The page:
Their sound went … - These words are taken in substance from Psalm 19:4. The psalmist employs them to show that the works of God, the heavens and the earth, proclaim his existence everywhere. By using them here, the apostle does not affirm that David had reference to the gospel in them, but he uses them to express his own meaning; he makes an affirmation about the gospel in language used by David on another occasion, but without intimating or implying that David had such a reference. In this way we often quote the language of others as expressing in a happy way our own thoughts, but without supposing that the author had any such reference. The meaning here is, that that may be affirmed in fact of the gospel which David affirmed of the works of God, that their sound had gone into all the earth.

Their sound - Literally, the sound or tone which is made by a stringed instrument ( φθόγγος phthongos). Also a voice, a report. It means here they have spoken, or declared truth. As applied to the heavens, it would mean that they speak, or proclaim, the wisdom or power of God. As used by Paul, it means that the message of the gospel had been spoken, or proclaimed, far and wide. The Hebrew, is “their line, etc.” The Septuagint translation is the same as that of the apostle - their voice ὁ φθόγγος αὐτῶν ho phthoggos autōnThe Hebrew word may denote the string of an instrument, of a harp, etc. and then the tone or sound produced by it; and thus was understood by the Septuagint. The apostle, however, does not affirm that this was the meaning of the Hebrew; but he conveyed his doctrine in language which aptly expressed it.

Into all the earth - In the psalm, this is to be taken in its utmost signification. The works of God literally proclaim his wisdom to all lands and to all people. As applied to the gospel, it means that it was spread far and wide, that it had been extensively preached in all lands.

Their words - In the psalm, the heavens are represented as speaking, and teaching people the knowledge of the true God. But the meaning of the apostle is, that the message of the gospel had sounded forth; and he referred doubtless to the labors of the apostles in proclaiming it to the pagan nations. This Epistle was written about the year 57. During the time which had elapsed after the ascension of Christ, the gospel had been preached extensively in all the known nations; so that it might be said that it was proclaimed in those regions designated in the Scripture as the uttermost parts of the earth. Thus, it had been proclaimed in Jerusalem, Syria, Asia Minor, Greece, Rome, Arabia, and in the islands of the Mediterranean. Paul, reasoning before Agrippa, says, that he could not be ignorant of those things, for they had not been done in a corner; Acts 26:26. In Colossians 1:23, Paul says that the gospel had been preached to every creature which is under heaven; see Colossians 1:6. Thus, the great facts and doctrines of the gospel had in fact been made known; and the objection of the Jew was met. It would be sufficiently met by the declaration of the psalmist that the true God was made known by his works, and that therefore they were without excuse (compare Romans 1:20); but in fact the gospel had been preached, and its great doctrine and duties had been proclaimed to all nations far and near.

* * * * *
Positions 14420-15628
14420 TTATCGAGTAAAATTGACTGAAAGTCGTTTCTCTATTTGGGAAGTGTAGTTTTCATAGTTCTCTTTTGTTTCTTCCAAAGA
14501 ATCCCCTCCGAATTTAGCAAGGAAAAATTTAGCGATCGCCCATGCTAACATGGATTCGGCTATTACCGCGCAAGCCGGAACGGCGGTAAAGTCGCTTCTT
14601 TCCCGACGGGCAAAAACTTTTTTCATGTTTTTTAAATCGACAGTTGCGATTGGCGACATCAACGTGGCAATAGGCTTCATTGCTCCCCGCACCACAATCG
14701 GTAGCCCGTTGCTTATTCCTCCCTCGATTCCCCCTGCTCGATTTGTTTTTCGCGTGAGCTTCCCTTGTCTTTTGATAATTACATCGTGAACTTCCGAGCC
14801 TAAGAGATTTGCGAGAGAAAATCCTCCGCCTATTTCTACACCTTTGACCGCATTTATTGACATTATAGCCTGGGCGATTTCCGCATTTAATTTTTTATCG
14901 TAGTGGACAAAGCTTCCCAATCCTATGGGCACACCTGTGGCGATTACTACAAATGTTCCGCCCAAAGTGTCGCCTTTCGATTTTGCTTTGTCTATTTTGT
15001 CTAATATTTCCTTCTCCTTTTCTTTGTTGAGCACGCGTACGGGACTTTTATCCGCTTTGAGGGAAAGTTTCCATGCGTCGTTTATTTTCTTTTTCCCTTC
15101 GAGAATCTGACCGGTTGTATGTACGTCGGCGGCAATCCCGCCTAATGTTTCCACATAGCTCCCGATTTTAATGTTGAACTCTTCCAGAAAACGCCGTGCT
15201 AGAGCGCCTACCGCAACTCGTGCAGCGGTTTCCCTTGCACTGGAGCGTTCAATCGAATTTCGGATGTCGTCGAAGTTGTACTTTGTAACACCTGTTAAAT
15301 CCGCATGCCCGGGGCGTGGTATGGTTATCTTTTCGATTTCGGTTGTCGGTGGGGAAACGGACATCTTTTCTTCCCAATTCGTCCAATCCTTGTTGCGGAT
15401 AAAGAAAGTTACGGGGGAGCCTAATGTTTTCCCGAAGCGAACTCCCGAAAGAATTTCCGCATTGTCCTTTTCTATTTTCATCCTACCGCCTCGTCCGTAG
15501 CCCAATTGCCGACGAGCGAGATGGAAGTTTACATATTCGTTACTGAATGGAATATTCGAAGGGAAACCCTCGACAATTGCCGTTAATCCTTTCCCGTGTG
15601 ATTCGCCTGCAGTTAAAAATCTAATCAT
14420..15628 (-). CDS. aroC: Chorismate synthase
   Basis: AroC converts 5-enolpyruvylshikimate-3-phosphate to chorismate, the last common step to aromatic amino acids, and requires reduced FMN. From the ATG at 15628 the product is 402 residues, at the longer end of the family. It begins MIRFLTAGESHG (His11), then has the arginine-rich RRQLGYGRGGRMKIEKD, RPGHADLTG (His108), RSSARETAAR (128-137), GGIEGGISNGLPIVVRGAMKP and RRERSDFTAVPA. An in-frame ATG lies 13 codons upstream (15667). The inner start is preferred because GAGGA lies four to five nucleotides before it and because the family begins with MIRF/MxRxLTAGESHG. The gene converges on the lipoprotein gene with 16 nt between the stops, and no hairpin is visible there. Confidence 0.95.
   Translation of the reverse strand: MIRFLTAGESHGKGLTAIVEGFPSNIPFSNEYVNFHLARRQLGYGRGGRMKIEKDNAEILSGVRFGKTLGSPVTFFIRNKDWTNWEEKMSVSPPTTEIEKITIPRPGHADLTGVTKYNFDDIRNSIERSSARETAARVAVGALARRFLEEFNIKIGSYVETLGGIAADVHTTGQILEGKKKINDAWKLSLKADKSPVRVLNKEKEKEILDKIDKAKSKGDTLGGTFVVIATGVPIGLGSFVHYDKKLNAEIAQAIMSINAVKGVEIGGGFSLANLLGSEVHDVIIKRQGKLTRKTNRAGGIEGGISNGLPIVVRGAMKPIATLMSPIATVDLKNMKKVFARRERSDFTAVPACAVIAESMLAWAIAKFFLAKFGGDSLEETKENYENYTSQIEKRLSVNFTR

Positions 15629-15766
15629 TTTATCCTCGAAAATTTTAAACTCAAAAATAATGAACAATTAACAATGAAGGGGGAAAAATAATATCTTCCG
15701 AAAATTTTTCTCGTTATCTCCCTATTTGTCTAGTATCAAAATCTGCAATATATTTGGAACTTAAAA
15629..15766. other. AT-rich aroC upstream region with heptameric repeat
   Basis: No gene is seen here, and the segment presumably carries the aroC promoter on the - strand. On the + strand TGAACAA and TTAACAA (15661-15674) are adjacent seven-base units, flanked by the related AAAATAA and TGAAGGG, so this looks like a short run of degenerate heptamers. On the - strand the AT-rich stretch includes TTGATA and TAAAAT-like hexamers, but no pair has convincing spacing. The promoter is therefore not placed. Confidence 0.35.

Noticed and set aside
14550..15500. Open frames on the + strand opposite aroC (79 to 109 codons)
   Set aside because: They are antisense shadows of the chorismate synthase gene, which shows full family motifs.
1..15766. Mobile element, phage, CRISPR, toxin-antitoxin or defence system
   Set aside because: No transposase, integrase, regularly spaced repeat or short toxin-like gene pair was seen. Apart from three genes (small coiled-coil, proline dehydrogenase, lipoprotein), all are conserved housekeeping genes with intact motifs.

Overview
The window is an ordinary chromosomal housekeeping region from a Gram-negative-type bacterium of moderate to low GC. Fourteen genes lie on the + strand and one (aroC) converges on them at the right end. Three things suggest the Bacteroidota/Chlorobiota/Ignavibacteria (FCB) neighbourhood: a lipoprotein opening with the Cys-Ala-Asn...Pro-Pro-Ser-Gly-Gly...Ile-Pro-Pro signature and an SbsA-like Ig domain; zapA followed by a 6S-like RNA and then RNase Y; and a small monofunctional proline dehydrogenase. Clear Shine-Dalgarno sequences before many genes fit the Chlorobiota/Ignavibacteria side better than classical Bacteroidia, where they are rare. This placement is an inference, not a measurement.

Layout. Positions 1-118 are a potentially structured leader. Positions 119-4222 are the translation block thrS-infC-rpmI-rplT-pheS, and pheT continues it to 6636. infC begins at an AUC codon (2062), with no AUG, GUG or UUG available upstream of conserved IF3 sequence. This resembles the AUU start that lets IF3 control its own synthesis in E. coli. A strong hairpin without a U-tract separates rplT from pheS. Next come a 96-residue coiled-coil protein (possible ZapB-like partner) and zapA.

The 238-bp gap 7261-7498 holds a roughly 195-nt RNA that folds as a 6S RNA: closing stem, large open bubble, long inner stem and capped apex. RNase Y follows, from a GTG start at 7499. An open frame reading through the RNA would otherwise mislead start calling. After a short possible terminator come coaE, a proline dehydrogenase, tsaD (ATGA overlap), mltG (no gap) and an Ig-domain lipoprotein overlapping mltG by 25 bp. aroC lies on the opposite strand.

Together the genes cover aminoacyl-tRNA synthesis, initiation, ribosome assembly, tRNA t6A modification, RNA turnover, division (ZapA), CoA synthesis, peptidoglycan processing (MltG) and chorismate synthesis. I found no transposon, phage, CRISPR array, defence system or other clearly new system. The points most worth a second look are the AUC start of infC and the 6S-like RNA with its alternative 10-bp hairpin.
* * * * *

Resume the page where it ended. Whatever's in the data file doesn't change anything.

Matthew Henry
Concise Bible Commentary
Did not the Jews know that the Gentiles were to be called in? They might have known it from Moses and Isaiah. Isaiah speaks plainly of the grace and favour of God, as going before in the receiving of the Gentiles. Was not this our own case? Did not God begin in love, and make himself known to us when we did not ask after him? The patience of God towards provoking sinners is wonderful. The time of God's patience is called a day, light as day, and fit for work and business; but limited as a day, and there is a night at the end of it. God's patience makes man's disobedience worse, and renders that the more sinful. We may wonder at the mercy of God, that his goodness is not overcome by man's badness; we may wonder at the wickedness of man, that his badness is not overcome by God's goodness. And it is a matter of joy to think that God has sent the message of grace to so many millions, by the wide spread of his gospel.